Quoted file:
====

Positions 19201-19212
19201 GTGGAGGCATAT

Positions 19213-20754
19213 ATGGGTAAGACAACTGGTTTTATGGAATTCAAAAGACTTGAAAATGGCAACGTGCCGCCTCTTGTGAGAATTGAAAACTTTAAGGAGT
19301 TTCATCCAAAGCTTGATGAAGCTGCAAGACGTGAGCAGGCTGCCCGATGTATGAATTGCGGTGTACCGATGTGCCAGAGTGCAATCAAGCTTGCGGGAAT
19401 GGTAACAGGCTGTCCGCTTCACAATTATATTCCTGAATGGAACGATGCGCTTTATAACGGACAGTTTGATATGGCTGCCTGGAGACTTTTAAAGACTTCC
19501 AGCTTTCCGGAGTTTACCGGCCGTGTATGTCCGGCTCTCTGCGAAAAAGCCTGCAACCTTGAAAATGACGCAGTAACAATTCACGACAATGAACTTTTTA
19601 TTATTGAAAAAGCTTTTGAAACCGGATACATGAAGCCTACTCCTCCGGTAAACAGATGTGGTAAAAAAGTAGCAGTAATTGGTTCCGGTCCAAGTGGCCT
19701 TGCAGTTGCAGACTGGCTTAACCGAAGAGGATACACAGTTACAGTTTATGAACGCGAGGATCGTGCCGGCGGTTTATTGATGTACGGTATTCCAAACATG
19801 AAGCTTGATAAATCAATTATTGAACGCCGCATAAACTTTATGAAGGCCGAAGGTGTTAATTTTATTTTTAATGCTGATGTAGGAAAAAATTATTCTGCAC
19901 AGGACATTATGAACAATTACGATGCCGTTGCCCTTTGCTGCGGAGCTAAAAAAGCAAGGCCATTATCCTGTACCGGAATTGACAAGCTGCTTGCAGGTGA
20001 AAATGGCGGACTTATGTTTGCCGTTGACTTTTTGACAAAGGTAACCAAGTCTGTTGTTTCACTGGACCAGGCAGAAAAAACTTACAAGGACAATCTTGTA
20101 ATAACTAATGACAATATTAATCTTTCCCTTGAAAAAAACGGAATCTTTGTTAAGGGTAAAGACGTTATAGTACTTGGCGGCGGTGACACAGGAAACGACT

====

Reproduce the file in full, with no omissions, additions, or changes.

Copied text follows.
Positions 19201-19212
19201 GTGGAGGCATAT

Positions 19213-20754
19213 ATGGGTAAGACAACTGGTTTTATGGAATTCAAAAGACTTGAAAATGGCAACGTGCCGCCTCTTGTGAGAATTGAAAACTTTAAGGAGT
19301 TTCATCCAAAGCTTGATGAAGCTGCAAGACGTGAGCAGGCTGCCCGATGTATGAATTGCGGTGTACCGATGTGCCAGAGTGCAATCAAGCTTGCGGGAAT
19401 GGTAACAGGCTGTCCGCTTCACAATTATATTCCTGAATGGAACGATGCGCTTTATAACGGACAGTTTGATATGGCTGCCTGGAGACTTTTAAAGACTTCC
19501 AGCTTTCCGGAGTTTACCGGCCGTGTATGTCCGGCTCTCTGCGAAAAAGCCTGCAACCTTGAAAATGACGCAGTAACAATTCACGACAATGAACTTTTTA
19601 TTATTGAAAAAGCTTTTGAAACCGGATACATGAAGCCTACTCCTCCGGTAAACAGATGTGGTAAAAAAGTAGCAGTAATTGGTTCCGGTCCAAGTGGCCT
19701 TGCAGTTGCAGACTGGCTTAACCGAAGAGGATACACAGTTACAGTTTATGAACGCGAGGATCGTGCCGGCGGTTTATTGATGTACGGTATTCCAAACATG
19801 AAGCTTGATAAATCAATTATTGAACGCCGCATAAACTTTATGAAGGCCGAAGGTGTTAATTTTATTTTTAATGCTGATGTAGGAAAAAATTATTCTGCAC
19901 AGGACATTATGAACAATTACGATGCCGTTGCCCTTTGCTGCGGAGCTAAAAAAGCAAGGCCATTATCCTGTACCGGAATTGACAAGCTGCTTGCAGGTGA
20001 AAATGGCGGACTTATGTTTGCCGTTGACTTTTTGACAAAGGTAACCAAGTCTGTTGTTTCACTGGACCAGGCAGAAAAAACTTACAAGGACAATCTTGTA
20101 ATAACTAATGACAATATTAATCTTTCCCTTGAAAAAAACGGAATCTTTGTTAAGGGTAAAGACGTTATAGTACTTGGCGGCGGTGACACAGGAAACGACT